10 e-flat minor, it is richly contrapuntal if less prone to modulation, its variations closely adhering to the form of the poem. In the first variation, the soprano enters with a melody that retains its thematic independence throughout the remaining variations. Discussing the finale in his Notes on the Four String Quartets, Schönberg remarked: The fourth movement, Entrückung, begins with an introduction, depicting the departure from earth to another planet. The visionary poet here foretold sensations, which perhaps soon will be affirmed. Becoming relieved from gravitation passing through clouds into thinner and thinner air, forgetting all the troubles of life on earth that is attempted to be illustrated in this introduction. A single line from George s poem Entrückung I am dissolved in swirling sound ( Ich löse mich in Tönen, kreisend ) might stand as a motto for the progressive tonal language of this finale, which otherwise adheres to the standard classical design: introduction, main group (verses 1 to 3), second group (verses 4 and 5), development (verses 6 to 8), coda. In juxtaposition to sections that entirely suspend the feeling of key, in particular the Introduction, which sets up twelvetone fields, but organizes them around fifth relationships, other passages offer conspicuously tonal cadences. As in the scherzo, the writing generally employs a free-floating tonality. For the performance of Entrückung, Schönberg gave priority to the quality and expressive projection of timbre, as is particularly evident in the handwritten instructions he entered in one of the sources of op. 10. Here, for instance, is how he imagines a musically transcendent depiction of a gossamer mist as it slowly dissipates: The whole passage must be like a breath. Nothing should stand out. Only the voice may be emphasized, and then in timbre only, not in loudness. Arnold Schönberg Center My second string quartet caused, at its first performance in Vienna, December 1908, riots which surpassed every previous and subsequent happening of this kind. Although there were also some personal enemies of mine, who used the occasion to annoy me a fact which can today be proved true I have to admit, that these riots were justified without the hatred of my enemies, because they were a natural reaction of a conservatively educated audience to a new kind of music. Astonishingly, the first movement passed without any reaction, either for or against. But, after the first measures of the second movement, the greater part of the audience started to laugh and did not cease to disturb the performance during the third movement Litanei, (in form of variations) and the fourth movement Entrückung. It was very embarrassing for the Rosé Quartet and the singer, the great Mme. Marie Gutheil-Schoder. But at the end of this fourth movement a remarkable thing happened. After the singer ceases, there comes a long coda played by the string quartet alone. While, as before mentioned, the audience failed to respect even a singing lady, this coda was accepted without any audible disturbance. Perhaps even my enemies and adversaries might have felt something here. Arnold Schönberg, introductory note for the private recording with the Kolisch Quartet, Los Angeles 1936/37; vgl. Fred Steiner A History of the First Complete Recording of the Schoenberg String Quartets, in Journal of the Arnold Schoenberg Institute 2 (February 1978), no.2, Ludovico Ensemble
11 about the artists Jennifer Ashe, soprano has been described as the kind of vocal velvet you don t often hear in contemporary music displaying rock solid technique (Boston Phoenix) and was hailed by the Boston Globe as giving a performance that was pure bravura... riveting the audience with a radiant and opulent voice. She frequently performs with the Harvard Group for New Music, New Music Brandeis, New Gallery Concert Series, the Fromm Festival at Harvard, the Callithumpian Consort, and NotaRiotous. She sang the role of Sarah Palin in the premiere of Say It Ain t So, Joe, by Curtis Hughes, with Guerilla Opera. She was a semi-finalist at the 2007 Gaudeamus Interpreters Competition. She also sings with Blue Heron Renaissance Choir and Boston Baroque. Recent projects include Lukas Foss Time Cycle with Boston Musica Viva. Ashe holds a DMA in Vocal Performance and an MM in Vocal Pedagogy from New England Conservatory, and a BM from the Hartt School of Music in Voice Performance and Music Education. Formerly on the faculty at College of the Holy Cross and Eastern Connecticut State University, she currently teaches for the Community Music Center of Boston and Music and Movement of Newton. K a r o l i n a R o j a h n, p i a n o h a s performed in France, Germany, Switzerland, Belgium, Slovakia, the Greek Islands, her native Poland, and across the US. Rojahn has recorded a variety of contemporary repertoire, including the music of Carl Vollrath and Jason V. Barraba with clarinetist Richard Stolzman for MMC Recordings, as well as music by composers Michael J Evans, Byron Petty, Bill Fletcher for Navona/Naxos. Her upcoming releases include the piano music of Ron Nagrocka, solo and orchestral works of Martin Schlumpf, chamber music of Alan Beeler, Perception Etudes for solo piano by Greg Bowers, a collection of contemporary trombone and piano duets with trombonist Andy Malloy, and Preludes for solo piano by Andy Vores. Rojahn holds a faculty position at the Boston Conservatory. Aliana de la Guardia, soprano is an actor, voice teacher, and producer lauded by Stuff Magazine as an anomalous player on the Boston music scene. She has been singing with the Ludovico Ensemble since 2004, with which she has performed composers such as Birtwistle, Gorecki, Harvey, Kurtág, Sciarrino, and many local composers. She is the artistic director of Dirty Paloma, and is one of the founding members of Guerilla Opera, for which she has co-produced and performed seven world premiere operas. In January 2012 she will present at the National Opera Association conference in Memphis, TN on behalf of Guerilla Opera. She has also performed with the Firebird Ensemble, Harvard Group for New Music, Williams College, The Boston Conservatory New Music Festival, FirstWorks Festival Providence, Boston Lyric Opera, Granite State Opera, Cape Cod Opera, MetroWest Opera, and Operasque Classical Concerts. She can also be seen guest starring on ABC s Body of Proof. Gabriela Diaz, violin began her musical training at the age of five, studying piano with her mother, and the next year, violin with her father. Diaz came to Boston to study at New England Conservatory, where she completed her Bachelor s and Master s degrees. As a cancer survivor, Diaz is committed to cancer research and treatment. In 2004, Diaz was a recipient of a grant from the Albert Schweitzer Foundation. This grant enabled Diaz to begin organizing a series of chamber music concerts in cancer units at various hospitals in Boston called the Boston Hope Ensemble. Devoted to contemporary music, Diaz has been fortunate to work closely with many significant living composers on their own compositions, namely Pierre Boulez, Magnus Lindberg, Frederic Rzewski, Alvin Lucier, John Zorn, Osvaldo Golijov, Steve The Boston Conservatory 11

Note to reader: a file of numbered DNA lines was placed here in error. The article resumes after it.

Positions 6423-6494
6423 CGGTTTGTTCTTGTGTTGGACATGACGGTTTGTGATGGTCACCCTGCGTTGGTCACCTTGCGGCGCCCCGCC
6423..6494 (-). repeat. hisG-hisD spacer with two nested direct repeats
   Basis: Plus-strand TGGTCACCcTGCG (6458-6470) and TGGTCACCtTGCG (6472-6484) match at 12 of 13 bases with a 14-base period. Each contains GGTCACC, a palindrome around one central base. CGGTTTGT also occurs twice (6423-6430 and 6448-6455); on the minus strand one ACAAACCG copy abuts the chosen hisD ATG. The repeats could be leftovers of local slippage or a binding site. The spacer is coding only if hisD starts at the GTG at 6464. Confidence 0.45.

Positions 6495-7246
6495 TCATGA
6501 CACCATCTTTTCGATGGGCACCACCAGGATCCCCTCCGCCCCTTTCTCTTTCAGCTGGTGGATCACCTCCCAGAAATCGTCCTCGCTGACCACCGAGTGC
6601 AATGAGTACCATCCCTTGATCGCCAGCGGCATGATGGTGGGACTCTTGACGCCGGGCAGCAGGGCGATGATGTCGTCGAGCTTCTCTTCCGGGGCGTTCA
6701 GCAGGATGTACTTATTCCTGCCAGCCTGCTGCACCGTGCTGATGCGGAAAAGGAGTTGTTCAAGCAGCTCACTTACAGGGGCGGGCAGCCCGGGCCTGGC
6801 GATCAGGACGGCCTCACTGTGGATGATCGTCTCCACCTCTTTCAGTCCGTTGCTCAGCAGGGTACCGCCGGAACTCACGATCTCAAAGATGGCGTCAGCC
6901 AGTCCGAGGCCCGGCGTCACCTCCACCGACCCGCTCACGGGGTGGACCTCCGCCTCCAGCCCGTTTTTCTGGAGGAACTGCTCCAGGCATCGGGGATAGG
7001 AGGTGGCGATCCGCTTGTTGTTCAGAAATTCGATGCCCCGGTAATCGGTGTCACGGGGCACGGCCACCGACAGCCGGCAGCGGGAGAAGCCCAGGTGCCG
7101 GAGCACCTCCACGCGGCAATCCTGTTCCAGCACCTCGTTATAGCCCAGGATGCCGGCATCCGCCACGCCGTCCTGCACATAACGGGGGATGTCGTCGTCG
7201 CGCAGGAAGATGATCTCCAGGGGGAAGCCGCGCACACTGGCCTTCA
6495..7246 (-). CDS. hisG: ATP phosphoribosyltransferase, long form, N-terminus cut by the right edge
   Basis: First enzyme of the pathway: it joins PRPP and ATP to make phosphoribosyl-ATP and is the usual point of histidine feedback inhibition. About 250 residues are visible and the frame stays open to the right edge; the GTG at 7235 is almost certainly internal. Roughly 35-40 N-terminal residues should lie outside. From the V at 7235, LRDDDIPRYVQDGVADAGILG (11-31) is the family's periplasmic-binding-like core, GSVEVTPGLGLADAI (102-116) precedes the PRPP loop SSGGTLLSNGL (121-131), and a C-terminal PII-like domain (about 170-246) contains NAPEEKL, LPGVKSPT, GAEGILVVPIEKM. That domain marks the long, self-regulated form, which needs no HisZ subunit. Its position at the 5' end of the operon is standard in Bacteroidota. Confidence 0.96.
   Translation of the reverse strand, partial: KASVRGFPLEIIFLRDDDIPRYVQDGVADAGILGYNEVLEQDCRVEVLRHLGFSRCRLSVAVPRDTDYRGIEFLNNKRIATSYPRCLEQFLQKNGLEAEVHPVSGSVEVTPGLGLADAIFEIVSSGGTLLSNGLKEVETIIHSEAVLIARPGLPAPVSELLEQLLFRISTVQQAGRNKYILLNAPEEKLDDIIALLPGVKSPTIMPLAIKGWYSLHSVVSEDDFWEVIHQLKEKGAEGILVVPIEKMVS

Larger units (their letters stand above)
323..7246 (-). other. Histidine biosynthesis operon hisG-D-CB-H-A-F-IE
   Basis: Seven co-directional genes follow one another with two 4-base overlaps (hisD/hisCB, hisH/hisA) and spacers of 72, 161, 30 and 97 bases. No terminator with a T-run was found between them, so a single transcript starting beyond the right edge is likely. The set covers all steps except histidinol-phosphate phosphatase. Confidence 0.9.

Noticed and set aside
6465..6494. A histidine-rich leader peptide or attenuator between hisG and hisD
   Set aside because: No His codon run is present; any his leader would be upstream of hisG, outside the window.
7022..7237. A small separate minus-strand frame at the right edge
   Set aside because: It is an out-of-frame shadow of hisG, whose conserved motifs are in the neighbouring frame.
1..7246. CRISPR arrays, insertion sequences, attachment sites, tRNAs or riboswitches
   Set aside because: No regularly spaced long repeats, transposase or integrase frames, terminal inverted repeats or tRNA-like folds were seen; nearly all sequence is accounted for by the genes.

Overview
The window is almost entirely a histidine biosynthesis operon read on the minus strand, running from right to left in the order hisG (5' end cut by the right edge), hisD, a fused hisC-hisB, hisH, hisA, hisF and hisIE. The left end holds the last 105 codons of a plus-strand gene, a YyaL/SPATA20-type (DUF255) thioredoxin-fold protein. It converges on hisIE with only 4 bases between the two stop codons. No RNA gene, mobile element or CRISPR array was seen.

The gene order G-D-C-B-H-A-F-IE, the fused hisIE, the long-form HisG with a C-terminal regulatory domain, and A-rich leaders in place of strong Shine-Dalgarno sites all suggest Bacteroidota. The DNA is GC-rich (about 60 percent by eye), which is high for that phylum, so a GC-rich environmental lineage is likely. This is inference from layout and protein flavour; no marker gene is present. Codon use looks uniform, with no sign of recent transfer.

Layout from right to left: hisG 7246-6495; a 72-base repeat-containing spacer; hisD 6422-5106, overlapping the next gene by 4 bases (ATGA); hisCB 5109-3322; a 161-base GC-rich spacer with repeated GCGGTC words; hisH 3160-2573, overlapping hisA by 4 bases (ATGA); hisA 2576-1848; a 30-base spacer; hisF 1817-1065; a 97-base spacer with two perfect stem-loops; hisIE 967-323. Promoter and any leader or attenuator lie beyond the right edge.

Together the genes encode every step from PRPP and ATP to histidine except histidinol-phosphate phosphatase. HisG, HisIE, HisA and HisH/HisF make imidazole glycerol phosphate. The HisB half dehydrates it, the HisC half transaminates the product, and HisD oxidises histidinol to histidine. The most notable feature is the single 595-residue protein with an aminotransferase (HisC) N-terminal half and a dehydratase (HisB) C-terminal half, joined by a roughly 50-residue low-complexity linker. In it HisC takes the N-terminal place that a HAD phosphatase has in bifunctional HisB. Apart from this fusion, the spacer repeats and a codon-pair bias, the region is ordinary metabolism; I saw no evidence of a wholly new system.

12 Reich, Brian Ferneyhough, Lee Hyla, Hans Tutschku and Helmut Lachenmann. S h aw P o n g L i u, violin creates performance collaborations that interplay improvised music, narration and audience interaction. Her current project, A Bird a Day, explores birds, sunrises and music. Other recent productions include Of a River, a live performance installation with dancers, musicians, and silk in Dayton, OH; Soldiers Tales Untold, a musical-narrative production mixing veterans stories, music of Stravinsky, and audience dialogue about the long-term costs of war; and The Ligeti Project, with the music of composer Gyorgy Ligeti and improvising string quartet. She is also the founder of the 99% String Quartet. A frequent guest soloist with MIT s innovative Gamelan GalakTika and Ensemble Robot, Shaw Pong has performed and premiered dozens of new works, with groups including Bang-On-A-Can All-Stars and the Boston Modern Orchestra Project. A graduate of U.C. Berkeley and the New England Conservatory of Music, she recently completed artist residencies at the Blue Sky Project, the University of Dayton, and Acadia National Park. Mark Berger, viola is highly active as a performer in the Boston freelance scene and has performed with many of Boston s finest ensembles, including the Boston Symphony Orchestra, Boston Pops Esplanade, Emmanuel Music, Boston Modern Orchestra Project, Opera Boston and Boston Lyric Opera. An avid chamber musician, he is a member of Music at Eden s Edge, the Worcester Chamber Music Society, has a duo partnership The Two Composers with pianist/composer Ketty Nez and has performed with Radius Ensemble. Berger maintains a special interest in new music, and has performed with many new music ensembles including Boston Musica Viva, Dinosaur Annex, ALEA III, and Sound Icon. Berger is also a prize-winning composer and his works have received awards from the League of Composers/ISCM and ASCAP. Berger is currently on the music faculty at Clark University, UMass Lowell and Middlesex Community College. Benjamin Schwartz, cello has been hailed as an elegant, accomplished player by the Boston Phoenix, and for his acute, theatrical intensity by the Boston Globe. Schwartz has worked closely with scores of young composers in premiere performances of their music, and has also taken great inspiration from collaborations with a number of great living composers, including John Luther Adams, Chaya Czernowin, Michael Finnissy, Lee Hyla, Helmut Lachenmann, Alvin Lucier, Steve Reich, Frederic Rzewski and Christian Wolff. An enthusiast of many musical genres, Schwartz was cellist for the legendary Boston rock band Mission of Burma s 2006 Matador Records release The Obliterati, which was recognized as Album of the Year in the 2006 Boston Music Awards. He is executive director and cellist of the Callithumpian Consort (www.callithumipan.org), which has released recordings on the Mode, New World and Tzadik labels, and has also worked since 2006 as assistant artistic administrator of the Boston Symphony Orchestra. The Ludovico Ensemble was founded in 2002 by Nicholas Tolle and currently serves as Ensemble-in- Residence at The Boston Conservatory. Its mission is to dually promote the music of the European and American avant-garde, as well as to foster the development of new American repertoire for mixed chamber ensemble. The configuration of the group varies as required by the repertoire. Its performances have been enthusiastically received by composers such as Helmut Lachenmann, Hans Abrahamsen and Jonathan Harvey. The group takes its name from the fictional medical treatment featured in the Anthony Burgess novel and Stanley Kubrick movie A Clockwork Orange, in which the protagonist is subjected to a classical conditioning regimen that induces nausea at the sight of violent or exploitative acts, but also, inadvertently, to the music of Beethoven. 12 Ludovico Ensemble